Wednesday, April 9, 2014

Scenes about Paul Revere

"The Man That Had Made Too Much Noise"

     The militiaman nearest him straightened, raised his musket. “A horse is comin'.”
     Munroe heard it, too, the unmistakable sound of shod hooves striking road.
     “Comin' from the Common,” the militiaman said.
     “Could be from Captain Parker,” a man farther away said. “Maybe them redcoats are lookin' for trouble after all.”
     “Hide yourselves!” Munroe ordered. Crouched behind the maple tree’s thick trunk, Munroe blinked rapidly at the road.
     He saw the single horseman. The large-sized man directed his mount into the very yard! Leveling his musket, Munroe stepped forth.
     Seeing Munroe, the rider swung decisively out of the saddle. “Put that firearm away!” he shouted.
     “Keep your voice down.”
     “I will speak with Mr. Adams and Mr. Hancock at once!” The stranger gave Munroe a smoldering look.
     “No, by God, you will not!” The impertinence! He would be deciding what happened here!
     “Let me pass!” The intruder glowered. “Their lives are in danger!”
     “We know that!”
     It occurred to Munroe that the rider, a servant or hostler, had been sent by another member of the Congress. With old news. He would now have to suffer the man’s explanation, before sending him off. But, first, Munroe would have this puffed up messenger know who issued the orders here!
     “I won't let you in! The family has retired! Say what you've t'say t’me. And keep your voice down. They don't want t'be disturbed by any noise.”
     The rider's teeth glinted in the moonlight. “Noise! You'll have noise enough! The regulars are coming out! Here, tend this!” He handed the militiaman standing next to Munroe his reins. Taking long strides, he reached the front door. He pounded on it.
     Munroe grabbed the intruder’s right shoulder. “I said not t'disturb them!”
     A window opened. Reverend Clarke’s large head protruded. “What’s happening out there?!” the minister demanded.
     “I must see John Hancock at once! Let me in!”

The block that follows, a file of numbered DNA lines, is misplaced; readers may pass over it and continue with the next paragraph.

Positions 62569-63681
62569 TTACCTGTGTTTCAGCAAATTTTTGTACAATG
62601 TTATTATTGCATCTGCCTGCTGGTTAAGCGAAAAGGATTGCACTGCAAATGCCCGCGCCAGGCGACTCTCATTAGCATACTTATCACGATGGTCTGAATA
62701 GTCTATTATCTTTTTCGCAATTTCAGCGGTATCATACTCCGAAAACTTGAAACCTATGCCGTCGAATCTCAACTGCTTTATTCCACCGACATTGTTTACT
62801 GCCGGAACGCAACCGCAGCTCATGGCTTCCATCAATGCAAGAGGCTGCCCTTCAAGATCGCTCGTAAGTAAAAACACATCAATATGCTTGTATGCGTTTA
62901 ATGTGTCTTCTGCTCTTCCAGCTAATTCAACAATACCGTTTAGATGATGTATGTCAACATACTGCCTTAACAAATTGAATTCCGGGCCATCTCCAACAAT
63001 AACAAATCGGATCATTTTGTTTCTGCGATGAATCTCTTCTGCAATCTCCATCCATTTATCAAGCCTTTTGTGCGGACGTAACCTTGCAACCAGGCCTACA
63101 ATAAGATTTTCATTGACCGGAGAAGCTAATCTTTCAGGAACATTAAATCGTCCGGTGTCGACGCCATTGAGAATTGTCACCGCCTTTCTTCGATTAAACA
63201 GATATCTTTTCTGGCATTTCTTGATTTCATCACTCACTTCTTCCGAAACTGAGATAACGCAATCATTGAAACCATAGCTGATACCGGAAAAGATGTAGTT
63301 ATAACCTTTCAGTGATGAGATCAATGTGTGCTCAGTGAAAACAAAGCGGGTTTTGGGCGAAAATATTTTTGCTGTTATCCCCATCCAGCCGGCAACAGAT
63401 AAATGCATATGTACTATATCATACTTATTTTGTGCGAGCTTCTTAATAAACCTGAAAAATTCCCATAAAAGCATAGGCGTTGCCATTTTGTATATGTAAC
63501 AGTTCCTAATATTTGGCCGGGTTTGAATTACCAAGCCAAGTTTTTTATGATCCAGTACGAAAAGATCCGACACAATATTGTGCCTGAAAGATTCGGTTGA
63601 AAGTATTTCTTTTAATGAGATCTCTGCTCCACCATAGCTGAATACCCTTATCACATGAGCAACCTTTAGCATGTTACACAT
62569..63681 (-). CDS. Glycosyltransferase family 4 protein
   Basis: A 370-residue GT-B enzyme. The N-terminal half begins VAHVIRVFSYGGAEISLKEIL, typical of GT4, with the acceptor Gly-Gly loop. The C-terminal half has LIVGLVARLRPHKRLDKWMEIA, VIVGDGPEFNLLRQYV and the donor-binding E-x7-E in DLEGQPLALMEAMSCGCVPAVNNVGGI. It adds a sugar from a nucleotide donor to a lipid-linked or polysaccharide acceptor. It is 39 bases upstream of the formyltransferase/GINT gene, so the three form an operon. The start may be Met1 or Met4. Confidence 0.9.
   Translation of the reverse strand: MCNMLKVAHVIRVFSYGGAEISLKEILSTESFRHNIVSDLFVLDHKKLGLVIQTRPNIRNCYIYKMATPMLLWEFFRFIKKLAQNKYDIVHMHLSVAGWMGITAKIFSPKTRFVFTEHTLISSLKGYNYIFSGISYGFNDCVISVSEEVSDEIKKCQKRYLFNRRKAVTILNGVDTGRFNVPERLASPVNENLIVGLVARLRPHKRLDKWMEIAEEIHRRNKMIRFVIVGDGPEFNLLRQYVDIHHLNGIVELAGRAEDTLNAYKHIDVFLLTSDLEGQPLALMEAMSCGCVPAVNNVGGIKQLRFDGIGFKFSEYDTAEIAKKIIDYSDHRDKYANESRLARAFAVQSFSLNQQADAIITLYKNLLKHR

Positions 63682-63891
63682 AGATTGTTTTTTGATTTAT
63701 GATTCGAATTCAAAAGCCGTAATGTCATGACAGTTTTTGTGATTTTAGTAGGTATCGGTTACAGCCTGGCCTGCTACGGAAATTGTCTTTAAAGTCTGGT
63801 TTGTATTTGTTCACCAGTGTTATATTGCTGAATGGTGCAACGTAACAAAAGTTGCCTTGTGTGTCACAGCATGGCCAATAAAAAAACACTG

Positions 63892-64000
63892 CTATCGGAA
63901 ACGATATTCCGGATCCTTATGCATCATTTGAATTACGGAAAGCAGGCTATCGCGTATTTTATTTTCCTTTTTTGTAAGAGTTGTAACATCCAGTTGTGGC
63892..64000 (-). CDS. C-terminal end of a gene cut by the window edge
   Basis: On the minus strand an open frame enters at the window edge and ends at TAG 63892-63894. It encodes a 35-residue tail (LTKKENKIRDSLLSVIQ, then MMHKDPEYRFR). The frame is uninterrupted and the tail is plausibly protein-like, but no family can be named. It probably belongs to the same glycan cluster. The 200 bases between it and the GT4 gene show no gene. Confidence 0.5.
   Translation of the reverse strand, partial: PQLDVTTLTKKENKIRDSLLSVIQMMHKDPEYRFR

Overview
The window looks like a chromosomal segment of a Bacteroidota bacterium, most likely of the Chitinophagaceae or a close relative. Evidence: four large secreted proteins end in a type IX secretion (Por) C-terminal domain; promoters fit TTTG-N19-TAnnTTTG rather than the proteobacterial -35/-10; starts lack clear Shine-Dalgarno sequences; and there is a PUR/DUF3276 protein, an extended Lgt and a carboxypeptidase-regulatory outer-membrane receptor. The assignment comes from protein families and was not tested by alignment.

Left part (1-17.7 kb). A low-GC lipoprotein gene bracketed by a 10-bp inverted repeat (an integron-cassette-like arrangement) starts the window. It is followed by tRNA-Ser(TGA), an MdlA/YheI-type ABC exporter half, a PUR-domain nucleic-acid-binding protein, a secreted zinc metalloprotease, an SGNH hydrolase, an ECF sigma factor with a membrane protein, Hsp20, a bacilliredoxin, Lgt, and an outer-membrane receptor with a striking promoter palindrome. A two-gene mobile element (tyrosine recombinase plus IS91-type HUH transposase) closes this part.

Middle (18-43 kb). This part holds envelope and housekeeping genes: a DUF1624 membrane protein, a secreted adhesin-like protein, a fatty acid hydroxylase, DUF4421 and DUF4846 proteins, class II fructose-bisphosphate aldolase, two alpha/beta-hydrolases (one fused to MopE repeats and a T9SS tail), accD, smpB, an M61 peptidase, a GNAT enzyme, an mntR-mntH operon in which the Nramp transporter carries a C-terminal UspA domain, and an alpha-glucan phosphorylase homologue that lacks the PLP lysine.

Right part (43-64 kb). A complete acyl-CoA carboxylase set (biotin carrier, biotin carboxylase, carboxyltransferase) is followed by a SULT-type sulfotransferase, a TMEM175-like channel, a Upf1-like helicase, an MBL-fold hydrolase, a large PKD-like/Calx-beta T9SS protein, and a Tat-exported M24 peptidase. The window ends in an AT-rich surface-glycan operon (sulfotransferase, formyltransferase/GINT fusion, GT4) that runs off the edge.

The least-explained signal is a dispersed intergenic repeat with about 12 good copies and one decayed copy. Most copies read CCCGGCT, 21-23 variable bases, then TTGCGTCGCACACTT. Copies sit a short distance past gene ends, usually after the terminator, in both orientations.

The clergyman stared at the messenger. “I don't know you,” he said. “I will not admit strangers to this house at this time of night without knowing who they are and what they want!”
     Another window opened. John Hancock’s hostile expression vanished. “Do come in, Revere,” the rich merchant declared, almost laughing. “We’re not afraid of you.”
     Will Munroe’s face burned. A tingling sensation sped across his shoulder blades, coursed up his neck bone. He had argued with Paul Revere! As important a patriot, nearly, as the two at the windows. And Mr. Adams, inside. Worse, he had embarrassed himself! In front of his own guard! He'd be the butt of jokes, in his own tavern, for weeks!
     Well, he’d have to live with it, wouldn’t he? For awhile. Even though everybody knew he didn’t suffer any man’s ridicule! Few tried! This, however -- damned humilitating, cursed unfair -- he’d have to bear!
     It wouldn’t matter that he had had every reason for behaving the way he had. He had not been at fault! Revere hadn’t identified himself! The trouble had been Revere's doing. A name. All he had needed from Revere was his name!
     It occurred to him what Revere’s appearance meant. The officers that Solomon Browner had seen had been a reconnaissance patrol. Gage’s regulars were marching! Whatever Paul Revere was about to say he should be hearing! All of which he would be needing to tell Captain Parker. Something definite would then be done, with nobody thinking to have fun at his expense!
     Uninvited, he passed through the front entrance, following after the man that had made too much noise.